So there you have a brief history of the main lighthouse and as we continue to look through these photos, we’ll post more and the history behind them.

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Super Seabird Sunday

Sunday 31st July comments: No real story to the blog just a celebration of some great and wonderful seabirds which nest on the Isle of May. In recent weeks our timelines have had some depressing news and stories which are very important to highlight. However today we are just posting some great images of some great birds from the island.

Foe those guessing what these birds are, from top to bottom they are: Razorbill, Guillemot, Puffin, Arctic Tern, Shag, Eider, Kittiwake and Fulmar. All these species nest and make up the important jigsaw that makes the Isle of May so special.

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Falcon Fantastic

One of two fledged Peregrine chicks off the Isle of May this year (Chris Cachia-Zammit)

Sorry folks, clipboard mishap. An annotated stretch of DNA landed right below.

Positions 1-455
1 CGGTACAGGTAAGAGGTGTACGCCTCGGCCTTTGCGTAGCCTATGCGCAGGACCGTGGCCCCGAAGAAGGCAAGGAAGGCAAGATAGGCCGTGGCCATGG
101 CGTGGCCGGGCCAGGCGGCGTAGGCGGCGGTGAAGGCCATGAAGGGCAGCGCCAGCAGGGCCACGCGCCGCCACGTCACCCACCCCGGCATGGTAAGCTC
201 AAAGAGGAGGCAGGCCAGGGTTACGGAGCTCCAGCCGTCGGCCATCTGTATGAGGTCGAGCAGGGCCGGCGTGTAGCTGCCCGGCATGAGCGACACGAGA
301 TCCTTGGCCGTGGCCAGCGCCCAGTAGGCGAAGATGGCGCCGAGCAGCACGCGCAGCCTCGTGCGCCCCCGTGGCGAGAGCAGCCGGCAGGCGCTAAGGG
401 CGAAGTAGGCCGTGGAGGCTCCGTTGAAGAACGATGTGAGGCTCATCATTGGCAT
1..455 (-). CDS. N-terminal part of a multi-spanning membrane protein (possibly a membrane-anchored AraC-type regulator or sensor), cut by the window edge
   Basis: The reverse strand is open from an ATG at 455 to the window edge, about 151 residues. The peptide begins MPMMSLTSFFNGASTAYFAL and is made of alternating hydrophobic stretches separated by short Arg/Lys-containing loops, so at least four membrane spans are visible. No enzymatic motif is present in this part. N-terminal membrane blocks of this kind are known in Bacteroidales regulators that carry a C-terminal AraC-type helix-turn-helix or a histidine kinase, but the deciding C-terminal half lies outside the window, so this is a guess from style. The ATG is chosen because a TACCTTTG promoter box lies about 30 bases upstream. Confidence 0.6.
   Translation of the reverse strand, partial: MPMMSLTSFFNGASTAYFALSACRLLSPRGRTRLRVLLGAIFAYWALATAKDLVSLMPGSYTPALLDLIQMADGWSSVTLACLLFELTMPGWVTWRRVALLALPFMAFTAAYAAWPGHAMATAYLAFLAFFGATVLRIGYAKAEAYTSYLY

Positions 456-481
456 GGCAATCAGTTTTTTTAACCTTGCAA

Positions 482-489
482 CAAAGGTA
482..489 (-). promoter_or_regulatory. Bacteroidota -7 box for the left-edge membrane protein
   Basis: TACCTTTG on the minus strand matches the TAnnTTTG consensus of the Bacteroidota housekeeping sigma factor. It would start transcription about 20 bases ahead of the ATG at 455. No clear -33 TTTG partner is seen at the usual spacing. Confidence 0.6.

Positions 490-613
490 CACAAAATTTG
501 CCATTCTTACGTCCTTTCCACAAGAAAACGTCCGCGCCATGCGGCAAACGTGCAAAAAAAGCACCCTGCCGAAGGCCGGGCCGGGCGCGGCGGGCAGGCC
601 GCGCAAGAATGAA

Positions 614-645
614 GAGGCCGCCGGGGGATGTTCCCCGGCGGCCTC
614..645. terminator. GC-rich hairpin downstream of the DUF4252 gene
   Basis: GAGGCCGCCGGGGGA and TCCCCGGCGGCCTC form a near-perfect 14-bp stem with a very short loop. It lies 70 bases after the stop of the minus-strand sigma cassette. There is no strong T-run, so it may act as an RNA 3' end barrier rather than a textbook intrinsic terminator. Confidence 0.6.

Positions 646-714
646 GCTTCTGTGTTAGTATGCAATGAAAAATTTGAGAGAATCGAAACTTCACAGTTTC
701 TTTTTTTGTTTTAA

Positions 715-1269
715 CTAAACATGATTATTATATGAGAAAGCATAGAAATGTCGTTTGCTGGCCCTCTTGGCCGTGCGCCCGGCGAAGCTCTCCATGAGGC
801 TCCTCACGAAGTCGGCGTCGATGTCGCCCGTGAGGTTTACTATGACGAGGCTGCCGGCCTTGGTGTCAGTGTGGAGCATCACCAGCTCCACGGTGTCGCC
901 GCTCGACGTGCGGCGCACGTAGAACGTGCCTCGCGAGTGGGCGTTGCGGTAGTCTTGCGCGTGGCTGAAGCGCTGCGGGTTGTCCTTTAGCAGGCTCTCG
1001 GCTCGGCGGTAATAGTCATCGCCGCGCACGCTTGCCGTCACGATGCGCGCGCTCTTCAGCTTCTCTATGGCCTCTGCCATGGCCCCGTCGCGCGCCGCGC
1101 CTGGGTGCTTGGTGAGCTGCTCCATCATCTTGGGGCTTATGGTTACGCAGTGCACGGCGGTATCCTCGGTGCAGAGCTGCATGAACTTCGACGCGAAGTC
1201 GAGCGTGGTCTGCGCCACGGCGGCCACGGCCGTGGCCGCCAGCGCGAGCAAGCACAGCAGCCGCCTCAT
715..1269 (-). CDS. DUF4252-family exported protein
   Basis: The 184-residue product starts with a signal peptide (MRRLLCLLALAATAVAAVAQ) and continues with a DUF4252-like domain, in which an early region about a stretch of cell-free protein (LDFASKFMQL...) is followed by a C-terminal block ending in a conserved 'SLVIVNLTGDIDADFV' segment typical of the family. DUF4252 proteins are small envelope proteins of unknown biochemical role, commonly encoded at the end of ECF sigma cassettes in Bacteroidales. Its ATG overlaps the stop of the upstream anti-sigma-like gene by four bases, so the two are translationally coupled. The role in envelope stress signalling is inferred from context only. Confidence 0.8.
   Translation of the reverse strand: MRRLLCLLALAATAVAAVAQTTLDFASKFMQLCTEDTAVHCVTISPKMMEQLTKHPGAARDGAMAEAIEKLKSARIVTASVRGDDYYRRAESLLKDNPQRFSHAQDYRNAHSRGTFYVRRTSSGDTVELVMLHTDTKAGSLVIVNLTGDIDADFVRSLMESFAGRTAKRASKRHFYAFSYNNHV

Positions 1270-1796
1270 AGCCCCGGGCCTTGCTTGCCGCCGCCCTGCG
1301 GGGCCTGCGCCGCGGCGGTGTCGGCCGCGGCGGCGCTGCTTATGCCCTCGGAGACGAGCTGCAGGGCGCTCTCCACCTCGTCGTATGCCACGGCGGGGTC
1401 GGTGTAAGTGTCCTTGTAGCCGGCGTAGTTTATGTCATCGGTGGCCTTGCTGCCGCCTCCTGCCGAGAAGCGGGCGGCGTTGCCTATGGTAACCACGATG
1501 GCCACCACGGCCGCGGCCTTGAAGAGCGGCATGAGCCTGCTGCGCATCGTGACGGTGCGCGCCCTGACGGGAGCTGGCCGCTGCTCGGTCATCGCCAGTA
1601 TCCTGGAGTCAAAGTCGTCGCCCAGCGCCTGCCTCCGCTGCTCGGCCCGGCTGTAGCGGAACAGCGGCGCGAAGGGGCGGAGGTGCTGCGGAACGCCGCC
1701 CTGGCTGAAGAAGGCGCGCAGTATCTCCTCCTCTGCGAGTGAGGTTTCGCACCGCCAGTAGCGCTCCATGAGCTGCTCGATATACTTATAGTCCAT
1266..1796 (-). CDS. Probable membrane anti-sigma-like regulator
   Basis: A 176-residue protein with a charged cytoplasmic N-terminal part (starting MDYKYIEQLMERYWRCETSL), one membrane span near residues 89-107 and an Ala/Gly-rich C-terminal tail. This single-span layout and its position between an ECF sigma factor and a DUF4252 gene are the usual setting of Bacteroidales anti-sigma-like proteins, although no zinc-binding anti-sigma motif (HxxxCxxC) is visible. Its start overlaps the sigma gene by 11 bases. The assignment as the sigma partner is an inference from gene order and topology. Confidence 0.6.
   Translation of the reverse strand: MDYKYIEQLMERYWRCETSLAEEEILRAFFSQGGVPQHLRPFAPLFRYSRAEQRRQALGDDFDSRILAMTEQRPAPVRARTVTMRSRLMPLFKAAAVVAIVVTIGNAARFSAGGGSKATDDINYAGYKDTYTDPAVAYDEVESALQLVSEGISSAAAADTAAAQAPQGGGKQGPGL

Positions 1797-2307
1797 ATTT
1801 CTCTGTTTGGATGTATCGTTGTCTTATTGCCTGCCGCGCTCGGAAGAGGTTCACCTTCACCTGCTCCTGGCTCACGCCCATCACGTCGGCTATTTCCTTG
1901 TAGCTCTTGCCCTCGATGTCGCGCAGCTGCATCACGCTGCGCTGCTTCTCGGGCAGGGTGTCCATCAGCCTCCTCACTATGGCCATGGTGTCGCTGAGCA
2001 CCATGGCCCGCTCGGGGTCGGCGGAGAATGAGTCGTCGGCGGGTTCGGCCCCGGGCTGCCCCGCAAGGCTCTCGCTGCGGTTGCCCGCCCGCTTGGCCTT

An adult Peregrine on the May

Saturday 30th July comments: As usual it has been an interesting summer on the Isle of May and whilst we have had a rollercoaster of a journey for several seabird species, we are delighted to announce that we have had Peregrines successfully nest.

As expected Peregrines were resident throughout the winter months with 1-2 still present in late March. However it’s usually at this time of year when they disappear for the summer before eventually returning in August. But not this year. A pair remained with displaying and courtship noted and it became increasingly obvious that a pair were nesting and this was confirmed when a bird was seen attending a nest with two eggs. Over the next two months, two chicks hatched and in early July, both individuals fledged which was the first confirmed breeding since 2014. 

The history of the species is very chequered on the Isle of May as confirmed breeding in 2008 was the first since at least two young fledged in 1929 (yes a staggering 81 years between successes). Since then further breeding attempts (with mixed results) have occurred annually from 2009-2014 but nothing since. However that all changed this season and we are delighted to have this wonderful raptor nesting on our shores.